Upolu

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Upolu is an island in Samoa, formed by a massive basaltic shield volcano which rises from the seafloor of the western Pacific Ocean. The island is 75 kilometres (47 mi) long, 1,125 km2 (434 sq mi) in area, and is the second largest in geographic area as well as the most populated of the Samoan islands. Upolu is situated to the east of the "big island", Savai'i. The capital Apia is in the middle of the north coast with Faleolo International Airport at the western end of the island. The island has not had any historically recorded eruptions, although three lava flows date back only a few hundred to a few thousand years.

In Polynesian mythology (specifically Samoan), Upolu is the first woman on the island of the same name. In the late 18th and early 19th century, the island was sometimes called Ojalava or Ojolava.[citation needed]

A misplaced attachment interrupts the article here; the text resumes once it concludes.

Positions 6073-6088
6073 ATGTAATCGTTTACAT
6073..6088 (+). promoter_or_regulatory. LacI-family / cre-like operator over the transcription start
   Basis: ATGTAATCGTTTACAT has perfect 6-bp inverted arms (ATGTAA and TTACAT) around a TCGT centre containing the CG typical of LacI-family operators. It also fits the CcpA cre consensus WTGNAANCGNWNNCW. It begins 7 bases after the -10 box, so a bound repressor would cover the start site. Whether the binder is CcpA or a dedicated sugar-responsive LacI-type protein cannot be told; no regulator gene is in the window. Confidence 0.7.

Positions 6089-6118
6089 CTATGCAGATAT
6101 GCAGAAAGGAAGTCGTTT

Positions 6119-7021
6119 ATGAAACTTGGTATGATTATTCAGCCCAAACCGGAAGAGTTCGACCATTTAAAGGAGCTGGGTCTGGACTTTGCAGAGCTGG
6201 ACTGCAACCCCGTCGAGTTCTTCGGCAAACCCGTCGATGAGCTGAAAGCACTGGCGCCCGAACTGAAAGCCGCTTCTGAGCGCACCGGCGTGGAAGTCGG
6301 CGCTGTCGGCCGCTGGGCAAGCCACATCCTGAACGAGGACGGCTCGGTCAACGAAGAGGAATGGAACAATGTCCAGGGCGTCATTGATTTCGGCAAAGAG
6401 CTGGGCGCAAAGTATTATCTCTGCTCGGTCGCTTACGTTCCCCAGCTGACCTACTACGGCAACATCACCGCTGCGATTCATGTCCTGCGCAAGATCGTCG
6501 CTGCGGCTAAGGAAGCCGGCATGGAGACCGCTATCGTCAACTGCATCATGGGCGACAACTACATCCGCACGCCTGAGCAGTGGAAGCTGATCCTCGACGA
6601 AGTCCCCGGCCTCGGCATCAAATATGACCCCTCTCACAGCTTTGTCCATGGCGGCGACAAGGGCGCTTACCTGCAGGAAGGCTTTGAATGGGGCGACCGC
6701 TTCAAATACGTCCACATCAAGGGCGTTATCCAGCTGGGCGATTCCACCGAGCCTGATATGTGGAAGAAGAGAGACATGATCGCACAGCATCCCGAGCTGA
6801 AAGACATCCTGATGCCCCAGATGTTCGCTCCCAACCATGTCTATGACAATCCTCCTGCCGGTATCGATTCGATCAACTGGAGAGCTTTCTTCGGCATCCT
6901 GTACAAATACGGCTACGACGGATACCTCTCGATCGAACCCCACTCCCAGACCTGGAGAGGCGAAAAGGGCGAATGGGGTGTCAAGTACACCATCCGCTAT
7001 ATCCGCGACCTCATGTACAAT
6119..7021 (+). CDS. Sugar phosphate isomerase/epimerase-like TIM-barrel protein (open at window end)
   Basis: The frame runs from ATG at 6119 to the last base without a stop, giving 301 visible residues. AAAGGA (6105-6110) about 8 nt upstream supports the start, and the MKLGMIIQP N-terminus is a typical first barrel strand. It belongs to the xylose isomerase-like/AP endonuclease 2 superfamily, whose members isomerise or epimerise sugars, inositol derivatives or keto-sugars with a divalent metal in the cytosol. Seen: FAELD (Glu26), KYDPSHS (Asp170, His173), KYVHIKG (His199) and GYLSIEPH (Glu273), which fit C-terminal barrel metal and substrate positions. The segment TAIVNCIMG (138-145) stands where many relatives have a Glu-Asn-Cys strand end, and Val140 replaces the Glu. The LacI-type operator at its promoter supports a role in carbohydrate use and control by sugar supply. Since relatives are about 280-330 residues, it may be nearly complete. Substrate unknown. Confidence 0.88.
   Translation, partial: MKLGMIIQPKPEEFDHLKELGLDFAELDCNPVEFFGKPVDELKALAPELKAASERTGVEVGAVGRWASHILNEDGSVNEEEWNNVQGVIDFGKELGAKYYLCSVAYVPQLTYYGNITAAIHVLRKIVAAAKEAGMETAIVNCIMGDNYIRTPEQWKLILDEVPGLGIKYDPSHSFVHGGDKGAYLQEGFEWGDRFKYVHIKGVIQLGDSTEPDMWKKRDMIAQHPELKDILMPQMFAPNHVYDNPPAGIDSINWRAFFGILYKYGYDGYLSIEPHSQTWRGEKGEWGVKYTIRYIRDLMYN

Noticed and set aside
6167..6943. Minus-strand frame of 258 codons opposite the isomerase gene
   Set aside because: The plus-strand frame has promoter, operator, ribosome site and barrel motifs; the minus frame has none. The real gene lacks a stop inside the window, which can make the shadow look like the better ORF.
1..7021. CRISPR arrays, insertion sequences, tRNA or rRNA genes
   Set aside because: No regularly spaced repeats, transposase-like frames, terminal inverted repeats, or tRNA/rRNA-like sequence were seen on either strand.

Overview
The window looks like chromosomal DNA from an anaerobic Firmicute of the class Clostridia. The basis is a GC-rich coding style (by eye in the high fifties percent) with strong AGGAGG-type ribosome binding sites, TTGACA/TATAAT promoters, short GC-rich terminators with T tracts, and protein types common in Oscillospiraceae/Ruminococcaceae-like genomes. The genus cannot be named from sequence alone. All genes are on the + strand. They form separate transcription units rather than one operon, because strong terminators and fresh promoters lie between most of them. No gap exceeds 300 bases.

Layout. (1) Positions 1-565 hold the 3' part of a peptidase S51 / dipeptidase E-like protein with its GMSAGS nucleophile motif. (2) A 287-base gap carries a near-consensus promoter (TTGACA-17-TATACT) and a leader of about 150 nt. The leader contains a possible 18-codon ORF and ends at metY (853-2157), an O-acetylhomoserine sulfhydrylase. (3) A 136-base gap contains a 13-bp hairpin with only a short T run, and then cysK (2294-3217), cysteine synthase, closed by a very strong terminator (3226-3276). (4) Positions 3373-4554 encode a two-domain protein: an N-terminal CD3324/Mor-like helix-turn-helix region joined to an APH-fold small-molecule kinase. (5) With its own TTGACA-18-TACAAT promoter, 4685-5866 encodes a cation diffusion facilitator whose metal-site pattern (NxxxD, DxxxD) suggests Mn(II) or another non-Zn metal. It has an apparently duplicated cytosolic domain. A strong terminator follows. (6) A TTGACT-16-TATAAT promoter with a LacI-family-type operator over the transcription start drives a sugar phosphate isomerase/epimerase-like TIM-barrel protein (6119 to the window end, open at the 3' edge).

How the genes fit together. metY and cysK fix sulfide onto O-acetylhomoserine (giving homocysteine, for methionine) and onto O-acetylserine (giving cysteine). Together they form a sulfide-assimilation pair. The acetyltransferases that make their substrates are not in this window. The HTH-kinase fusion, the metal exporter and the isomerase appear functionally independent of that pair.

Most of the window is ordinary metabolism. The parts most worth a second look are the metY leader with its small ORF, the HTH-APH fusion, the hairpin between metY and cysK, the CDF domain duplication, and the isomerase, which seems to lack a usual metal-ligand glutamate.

In the late 19th century Robert Louis Stevenson owned a four-hundred acre (1.6 km²) estate at Vailima and died there in 1894. The Vailima estate was purchased in 1900 as official residence for the German governor and, after British/Dominion confiscation, served successively as residence for the New Zealand administrator and for the Samoan head of state after independence.

An extremely small species of spider lives on Upolu. According to the Guinness Book of World Records 2005, the spider is the size of a fullstop on a printed page.[citation needed]

The island was the filming location for Survivor: Samoa, the nineteenth season of the CBS competitive reality television series, and Survivor: Heroes vs. Villains, the twentieth season of the series.

2009 Samoa Tsunami

The island of Upolu was affected by a tsunami following an 8.0 Mw earthquake in the Samoan Islands region at 06:48:11 local time on 29 September 2009 (17:48:11 UTC).[1] Twenty villages on Upolu's south side were reportedly destroyed, including Lepa, the home of Samoa's Prime Minister [2] Tuilaepa Lupesoliai Sailele Malielegaoi. In Lepa, only the church and the village's welcome sign remained standing following the tsunami.[3][4]

See also

References

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